Ms. McFetridge attended the Northwestern University School of Law (J.D., 1989) and graduated in the top 20% of her class. Her undergraduate degree in accounting is from the University of Illinois in Champaign, Illinois (B.S. 1980), where she graduated with honors. Ms. McFetridge is also a Certified Public Accountant. Prior to attending law school, she worked for six years as an accountant and financial analyst with a major accounting firm and with a multinational pharmaceutical corporation.
Selected Trial Experience
Romano v. Grand Victoria Casino (Illinois Circuit Court of the 16th Judicial Circuit (Kane County)). This case involved defamation and intentional infliction of emotional distress claims brought by a former employee against a casino and its Director of Human Resources. A verdict was rendered for both defendants.
Morgan v. Insight Communications (Urbana Human Relations Commission). This case involved race discrimination claims brought by a former employee against a cable and internet service provider. After a three week trial, the complainant settled for a nominal sum, significantly less than the amount demanded throughout the litigation to that point.
Atkins v. Grand Victoria Casino (U.S. District Court, Northern District of Illinois). This case involved failure to hire on the basis of race claims brought by an unsuccessful applicant for a dealer position at a casino. Judgment was rendered for the defendant.
Fortier v. AT&T (Illinois Circuit Court of the 1st Judicial Circuit (Cook County)). This case involved breach of employment contract claims brought by a former Director of Human Resources, who was also an attorney responsible for corporate diversity issues. Directed verdict was entered for the defendant at the close of the plaintiff's case.
Kirkpatrick v. Pfizer, Inc. (U.S. District Court, Western District of Oklahoma). This case involved age discrimination claims brought by a former sales representative. After a week of trial, a directed verdict was entered for the defendant.
Schuster v. Shepard Motors (U.S. District Court, Northern District of Illinois). This case involved age discrimination claims brought by the former general manager of a large automobile dealership. The case settled for a nominal sum during the course of the trial.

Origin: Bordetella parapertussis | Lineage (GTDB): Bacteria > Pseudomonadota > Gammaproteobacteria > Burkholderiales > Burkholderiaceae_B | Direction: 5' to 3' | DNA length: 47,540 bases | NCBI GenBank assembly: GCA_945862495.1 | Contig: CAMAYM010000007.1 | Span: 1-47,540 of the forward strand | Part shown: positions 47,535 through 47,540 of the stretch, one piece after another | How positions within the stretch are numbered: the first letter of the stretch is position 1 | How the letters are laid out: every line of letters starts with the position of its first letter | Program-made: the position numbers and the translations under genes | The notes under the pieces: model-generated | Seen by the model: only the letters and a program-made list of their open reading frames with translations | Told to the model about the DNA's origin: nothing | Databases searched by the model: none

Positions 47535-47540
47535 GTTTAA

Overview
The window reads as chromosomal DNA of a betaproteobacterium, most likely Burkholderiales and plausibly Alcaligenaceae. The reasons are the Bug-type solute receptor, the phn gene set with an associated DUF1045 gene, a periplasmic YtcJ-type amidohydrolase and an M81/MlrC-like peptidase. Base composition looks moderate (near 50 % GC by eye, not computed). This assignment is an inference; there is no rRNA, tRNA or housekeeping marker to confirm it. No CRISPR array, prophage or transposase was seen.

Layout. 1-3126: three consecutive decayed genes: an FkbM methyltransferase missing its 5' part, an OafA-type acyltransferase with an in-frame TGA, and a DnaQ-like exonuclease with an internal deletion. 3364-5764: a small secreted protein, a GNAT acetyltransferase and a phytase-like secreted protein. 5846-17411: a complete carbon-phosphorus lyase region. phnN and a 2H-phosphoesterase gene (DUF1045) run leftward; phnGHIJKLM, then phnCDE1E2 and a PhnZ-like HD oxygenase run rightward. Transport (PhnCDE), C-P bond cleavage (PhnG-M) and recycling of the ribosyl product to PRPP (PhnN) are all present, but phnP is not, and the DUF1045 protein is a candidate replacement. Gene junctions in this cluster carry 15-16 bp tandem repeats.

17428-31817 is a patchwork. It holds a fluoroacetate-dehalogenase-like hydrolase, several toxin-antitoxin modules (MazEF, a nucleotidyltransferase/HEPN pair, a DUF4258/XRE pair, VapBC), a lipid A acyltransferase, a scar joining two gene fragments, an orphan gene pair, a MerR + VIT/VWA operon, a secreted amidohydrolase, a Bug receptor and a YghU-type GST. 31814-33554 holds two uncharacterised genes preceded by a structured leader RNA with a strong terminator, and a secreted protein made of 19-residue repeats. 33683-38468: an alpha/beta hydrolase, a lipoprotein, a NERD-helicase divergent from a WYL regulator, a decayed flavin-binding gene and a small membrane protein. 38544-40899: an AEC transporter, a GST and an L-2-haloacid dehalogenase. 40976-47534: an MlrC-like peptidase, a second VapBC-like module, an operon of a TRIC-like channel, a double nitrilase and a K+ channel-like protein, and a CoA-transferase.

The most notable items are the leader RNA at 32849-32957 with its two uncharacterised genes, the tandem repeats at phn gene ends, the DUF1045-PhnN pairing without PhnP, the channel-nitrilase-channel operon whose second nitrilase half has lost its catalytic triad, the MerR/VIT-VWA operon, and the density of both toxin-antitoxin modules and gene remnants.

Scalera v. Village of Oak Park (Illinois Human Relations Commission). This case involved claims of national origin and age discrimination brought by a former Public Works employee against a municipality. Judgment was rendered for the respondent employer.
Selected Class and Collective Action Experience
Driver, et al. v. AppleIllinois, LLC, et al. (U.S. District Court, Northern District of Illinois). Jackson Lewis represented a franchisee which owned and operated over 30 Applebee's restaurants in Illinois, as well as the individual members of the LLC who were also named in the suit. Current and former servers, hosts and bartenders of AppleIllinois comprised the over 20,000 class members who alleged, among other things, that they were improperly paid the tip credit rate of pay (less than minimum wage) because they claimed to have performed duties outside of the their tipped occupations. As the result of Jackson Lewis successfully persuading the court to dismiss several of Plaintiffs' novel claims as well as to adopt a very limited and narrow standard of damages (which significantly decreased the potential damages to the class which could have approached the tens of millions of dollars under Plaintiffs' theory, assuming liability), the parties were able to reach a settlement of this matter on very favorable terms for AppleIllinois in stark comparison to Plaintiffs' initial demand.
Clark, et al. v. Honey-Jam, LLC (U.S. District Court, Northern District of Illinois). Jackson Lewis represented the Honey-Jam breakfast restaurants in Illinois. Plaintiffs, current and former servers and hosts of Honey-Jam, brought identical claims to those brought in the Driver v. AppleIllinois case and were represented by the same plaintiffs' attorneys as the Driver plaintiffs. Leveraging the favorable court decisions obtained in the AppleIllinois case (as well as our experience with plaintiffs' counsel), Jackson Lewis was able negotiate a very favorable settlement. At the beginning of the lawsuit we also performed a “blitz” obtaining numerous declarations from current Honey-Jam employee who testified about their actual duties and responsibilities which contradicted the Named Plaintiffs' claims. We also utilized this extensive collection of factual evidence in settlement negotiations to Honey-Jam's favor.